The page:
A penny saved may now be a penny yearned.
With the federal government announcing as part of its budget in March to cease production of the one-cent coin in the fall, some high-profile charities are hoping people will continue to donate their pocket change even after the penny is phased out.
Andrew Burditt, a spokesperson for the Salvation Army’s Canada and Bermuda territorial headquarters, said the impact of the discontinuation would most likely be felt during the Christmas period when the Salvation Army embarks on its annual kettle campaign. But he is confident of achieving similar results to past years.
“Every year we wonder whether it will still be as successful as it has been but every successive year we seem to do just a bit better than the year before,” he said. “If come Christmas time the nickel is the smallest denominational coin, then maybe people will end up just grabbing nickels.”
The government is expected to save $11 million a year from the discontinuation of the penny as it currently costs the Royal Canadian Mint 1.6 cents per penny to produce and $130 million per year to keep it in circulation. Pennies will still hold their monetary worth as long as people hold onto them.
“So I say to everyone, all of you here: free your pennies from their prisons at home and those jars they’re in and give them to charity,” Finance Minister Jim Flaherty told reporters at the budget announcement March 29.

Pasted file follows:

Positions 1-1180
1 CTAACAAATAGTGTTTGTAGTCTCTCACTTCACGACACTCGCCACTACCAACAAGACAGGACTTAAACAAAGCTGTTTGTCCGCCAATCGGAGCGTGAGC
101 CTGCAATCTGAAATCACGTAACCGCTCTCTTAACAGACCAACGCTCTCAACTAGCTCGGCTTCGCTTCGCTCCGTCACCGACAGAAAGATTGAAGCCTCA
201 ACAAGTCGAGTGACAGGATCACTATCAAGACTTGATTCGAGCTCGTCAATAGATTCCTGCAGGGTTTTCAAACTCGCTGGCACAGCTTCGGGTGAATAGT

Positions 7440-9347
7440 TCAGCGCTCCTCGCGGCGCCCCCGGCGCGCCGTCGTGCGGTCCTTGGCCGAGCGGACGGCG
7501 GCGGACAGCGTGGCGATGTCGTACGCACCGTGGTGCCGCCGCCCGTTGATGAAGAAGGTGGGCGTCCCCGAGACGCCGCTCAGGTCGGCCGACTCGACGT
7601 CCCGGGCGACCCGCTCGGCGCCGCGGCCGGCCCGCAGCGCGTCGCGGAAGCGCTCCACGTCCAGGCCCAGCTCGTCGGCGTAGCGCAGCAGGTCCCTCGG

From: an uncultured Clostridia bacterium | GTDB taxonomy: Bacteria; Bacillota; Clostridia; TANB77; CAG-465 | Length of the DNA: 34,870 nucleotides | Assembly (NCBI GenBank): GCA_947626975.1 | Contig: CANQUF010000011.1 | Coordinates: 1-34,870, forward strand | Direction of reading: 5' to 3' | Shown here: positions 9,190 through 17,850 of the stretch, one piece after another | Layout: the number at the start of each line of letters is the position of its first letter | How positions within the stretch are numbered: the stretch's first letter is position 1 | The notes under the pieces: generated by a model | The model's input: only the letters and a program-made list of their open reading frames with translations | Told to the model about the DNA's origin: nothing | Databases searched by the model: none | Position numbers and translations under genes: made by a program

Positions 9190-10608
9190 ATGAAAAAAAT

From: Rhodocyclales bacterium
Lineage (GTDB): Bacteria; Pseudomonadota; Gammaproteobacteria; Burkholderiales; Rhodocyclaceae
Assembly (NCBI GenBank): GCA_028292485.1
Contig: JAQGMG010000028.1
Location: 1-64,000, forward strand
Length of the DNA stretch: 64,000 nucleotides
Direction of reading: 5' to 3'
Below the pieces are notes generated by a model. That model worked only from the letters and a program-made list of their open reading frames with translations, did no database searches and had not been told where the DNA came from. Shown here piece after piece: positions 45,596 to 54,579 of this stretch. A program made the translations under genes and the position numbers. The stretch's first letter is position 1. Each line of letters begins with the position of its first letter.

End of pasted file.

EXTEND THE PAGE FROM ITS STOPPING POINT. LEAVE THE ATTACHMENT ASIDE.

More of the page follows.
With pennies accounting for approximately $1.5 million of $8 million donated to the Tim Horton Children’s Foundation, the charity’s vice-president Dave Newnham said he welcomed the minister’s remarks.
“In the short-term it’s possible that there may be an opportunity [to donate] for Canadians who want to find other uses for their pennies,” he said. “But for the long-term it poses a challenge for us, for sure.”
Newnham does not know the specific reasons why people choose some coins over others or whether nickels would replace pennies in the donation boxes next to Tim Hortons’ cash registers, but he said he hopes people continue to give.
“There’s lots of different opportunities for people to put different types of coins and we’ll use every single one of them,” he said.
“I don’t want to sound arrogant,” he said. “but Canadians, not just to the Salvation Army but to other causes and different charities, have proven themselves to be generous time and time again.”